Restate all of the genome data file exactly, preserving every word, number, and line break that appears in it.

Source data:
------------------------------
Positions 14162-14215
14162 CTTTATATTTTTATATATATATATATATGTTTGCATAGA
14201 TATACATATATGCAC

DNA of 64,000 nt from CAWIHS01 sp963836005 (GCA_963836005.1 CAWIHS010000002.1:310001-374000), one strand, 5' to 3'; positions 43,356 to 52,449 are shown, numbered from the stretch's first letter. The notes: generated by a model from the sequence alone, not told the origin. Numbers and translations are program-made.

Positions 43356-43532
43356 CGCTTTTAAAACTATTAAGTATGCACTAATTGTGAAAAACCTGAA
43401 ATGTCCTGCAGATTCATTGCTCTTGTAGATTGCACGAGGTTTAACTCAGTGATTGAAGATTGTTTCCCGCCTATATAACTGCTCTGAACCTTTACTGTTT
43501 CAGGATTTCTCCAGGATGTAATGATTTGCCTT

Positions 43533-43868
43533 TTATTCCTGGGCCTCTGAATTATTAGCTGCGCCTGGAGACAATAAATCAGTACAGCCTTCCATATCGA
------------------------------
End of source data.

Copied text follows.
Positions 14162-14215
14162 CTTTATATTTTTATATATATATATATATGTTTGCATAGA
14201 TATACATATATGCAC

DNA of 64,000 nt from CAWIHS01 sp963836005 (GCA_963836005.1 CAWIHS010000002.1:310001-374000), one strand, 5' to 3'; positions 43,356 to 52,449 are shown, numbered from the stretch's first letter. The notes: generated by a model from the sequence alone, not told the origin. Numbers and translations are program-made.

Positions 43356-43532
43356 CGCTTTTAAAACTATTAAGTATGCACTAATTGTGAAAAACCTGAA
43401 ATGTCCTGCAGATTCATTGCTCTTGTAGATTGCACGAGGTTTAACTCAGTGATTGAAGATTGTTTCCCGCCTATATAACTGCTCTGAACCTTTACTGTTT
43501 CAGGATTTCTCCAGGATGTAATGATTTGCCTT

Positions 43533-43868
43533 TTATTCCTGGGCCTCTGAATTATTAGCTGCGCCTGGAGACAATAAATCAGTACAGCCTTCCATATCGA